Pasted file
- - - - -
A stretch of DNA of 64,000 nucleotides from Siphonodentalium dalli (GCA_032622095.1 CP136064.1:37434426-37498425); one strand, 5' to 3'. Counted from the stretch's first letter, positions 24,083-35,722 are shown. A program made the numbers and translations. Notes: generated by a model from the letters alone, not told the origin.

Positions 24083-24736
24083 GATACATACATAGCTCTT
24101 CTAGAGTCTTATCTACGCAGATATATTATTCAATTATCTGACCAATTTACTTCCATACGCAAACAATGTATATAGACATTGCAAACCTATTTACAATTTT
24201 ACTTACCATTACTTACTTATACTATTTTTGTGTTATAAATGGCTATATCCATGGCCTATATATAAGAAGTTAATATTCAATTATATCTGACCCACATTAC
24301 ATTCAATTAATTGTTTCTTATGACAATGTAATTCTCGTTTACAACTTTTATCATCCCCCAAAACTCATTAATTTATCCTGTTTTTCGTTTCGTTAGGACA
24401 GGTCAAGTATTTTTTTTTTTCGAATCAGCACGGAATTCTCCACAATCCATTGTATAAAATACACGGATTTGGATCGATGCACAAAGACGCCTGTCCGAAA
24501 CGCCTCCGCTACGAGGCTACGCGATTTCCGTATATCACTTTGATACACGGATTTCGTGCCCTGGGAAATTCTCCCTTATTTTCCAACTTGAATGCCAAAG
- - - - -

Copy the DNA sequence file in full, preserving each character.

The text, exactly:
A stretch of DNA of 64,000 nucleotides from Siphonodentalium dalli (GCA_032622095.1 CP136064.1:37434426-37498425); one strand, 5' to 3'. Counted from the stretch's first letter, positions 24,083-35,722 are shown. A program made the numbers and translations. Notes: generated by a model from the letters alone, not told the origin.

Positions 24083-24736
24083 GATACATACATAGCTCTT
24101 CTAGAGTCTTATCTACGCAGATATATTATTCAATTATCTGACCAATTTACTTCCATACGCAAACAATGTATATAGACATTGCAAACCTATTTACAATTTT
24201 ACTTACCATTACTTACTTATACTATTTTTGTGTTATAAATGGCTATATCCATGGCCTATATATAAGAAGTTAATATTCAATTATATCTGACCCACATTAC
24301 ATTCAATTAATTGTTTCTTATGACAATGTAATTCTCGTTTACAACTTTTATCATCCCCCAAAACTCATTAATTTATCCTGTTTTTCGTTTCGTTAGGACA
24401 GGTCAAGTATTTTTTTTTTTCGAATCAGCACGGAATTCTCCACAATCCATTGTATAAAATACACGGATTTGGATCGATGCACAAAGACGCCTGTCCGAAA
24501 CGCCTCCGCTACGAGGCTACGCGATTTCCGTATATCACTTTGATACACGGATTTCGTGCCCTGGGAAATTCTCCCTTATTTTCCAACTTGAATGCCAAAG